L.A. Council will get briefing on finances, a day after city's credit rating is downgraded
The Los Angeles City Council today will get what is expected to be a sober briefing on the city's financial condition, a day after L.A.'s credit rating was downgraded.
The city’s credit was downgraded by Fitch Ratings on $2.94 billion in debt, meaning that borrowing money will become more expensive for Los Angeles as it grapples with a $98-million current-year budget shortfall and faces the prospect of graver fiscal woes in the years ahead.
The financial ratings service credited Mayor Antonio Villaraigosa and the City Council for taking aggressive action to whittle down the budget gap but added it wasn’t enough and that the ratings outlook for the city remained negative. Fitch Ratings, in a statement released today, said the “city’s economic decline, as evidenced by high unemployment, sales tax weakness, assessed value losses and high home foreclosure ... will impede financial recovery."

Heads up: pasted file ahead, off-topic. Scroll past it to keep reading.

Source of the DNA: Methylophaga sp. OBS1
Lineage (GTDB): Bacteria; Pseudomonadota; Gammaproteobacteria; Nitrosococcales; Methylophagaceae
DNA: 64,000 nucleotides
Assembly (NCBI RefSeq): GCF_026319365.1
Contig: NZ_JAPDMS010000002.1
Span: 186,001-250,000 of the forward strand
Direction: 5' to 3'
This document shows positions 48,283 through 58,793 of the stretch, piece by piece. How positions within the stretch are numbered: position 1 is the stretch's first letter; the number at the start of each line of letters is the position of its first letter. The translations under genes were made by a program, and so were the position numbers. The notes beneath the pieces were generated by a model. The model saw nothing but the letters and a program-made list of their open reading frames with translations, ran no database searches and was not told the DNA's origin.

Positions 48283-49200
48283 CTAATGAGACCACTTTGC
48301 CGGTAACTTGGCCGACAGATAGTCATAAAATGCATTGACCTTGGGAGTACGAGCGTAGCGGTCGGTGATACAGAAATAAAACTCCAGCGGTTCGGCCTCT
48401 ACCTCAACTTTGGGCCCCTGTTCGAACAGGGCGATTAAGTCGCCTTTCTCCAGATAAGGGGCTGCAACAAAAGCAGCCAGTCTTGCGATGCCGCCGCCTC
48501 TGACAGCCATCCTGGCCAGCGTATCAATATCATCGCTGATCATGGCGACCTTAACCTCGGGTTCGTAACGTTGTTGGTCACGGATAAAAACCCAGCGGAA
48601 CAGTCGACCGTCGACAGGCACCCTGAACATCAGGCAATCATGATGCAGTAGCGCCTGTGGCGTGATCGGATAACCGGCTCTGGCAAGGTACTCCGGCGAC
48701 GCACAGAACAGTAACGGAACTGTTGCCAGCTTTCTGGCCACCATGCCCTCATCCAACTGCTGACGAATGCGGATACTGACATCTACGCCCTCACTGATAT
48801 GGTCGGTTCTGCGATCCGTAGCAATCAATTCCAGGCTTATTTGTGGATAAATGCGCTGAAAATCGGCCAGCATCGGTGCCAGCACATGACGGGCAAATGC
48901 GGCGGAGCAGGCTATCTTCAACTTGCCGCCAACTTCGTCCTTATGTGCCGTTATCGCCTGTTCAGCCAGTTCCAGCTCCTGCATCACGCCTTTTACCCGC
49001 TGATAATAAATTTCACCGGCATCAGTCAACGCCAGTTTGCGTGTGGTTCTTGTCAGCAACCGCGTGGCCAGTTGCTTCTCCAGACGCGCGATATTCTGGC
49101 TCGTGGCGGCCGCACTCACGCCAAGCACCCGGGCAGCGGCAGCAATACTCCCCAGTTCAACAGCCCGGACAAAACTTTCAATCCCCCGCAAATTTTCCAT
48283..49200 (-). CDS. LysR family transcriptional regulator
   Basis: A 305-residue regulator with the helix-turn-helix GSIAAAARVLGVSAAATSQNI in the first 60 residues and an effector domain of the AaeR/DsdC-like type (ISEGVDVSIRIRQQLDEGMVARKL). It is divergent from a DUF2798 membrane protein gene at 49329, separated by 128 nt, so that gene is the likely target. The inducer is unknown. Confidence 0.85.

“It signals that we have some very difficult choices to make in the future," said Administrative Officer Miguel Santana, the city’s top budget official. “We simply cannot be spending at the rate that we have in the past."
Council President Eric Garcetti said the rating downgrade showed that the city still needed to make sweeping structural changes to its $7.05-billion budget. Even after winning concessions from city unions, including pay cuts and an early-retirement program, the city still faces a $98-million shortfall in the current budget year and a $408-million budget gap next year.
-- Phil Willon at L.A. City Hall
Photo: Mayor Antonio Villaraigosa. Credit: Los Angeles Times
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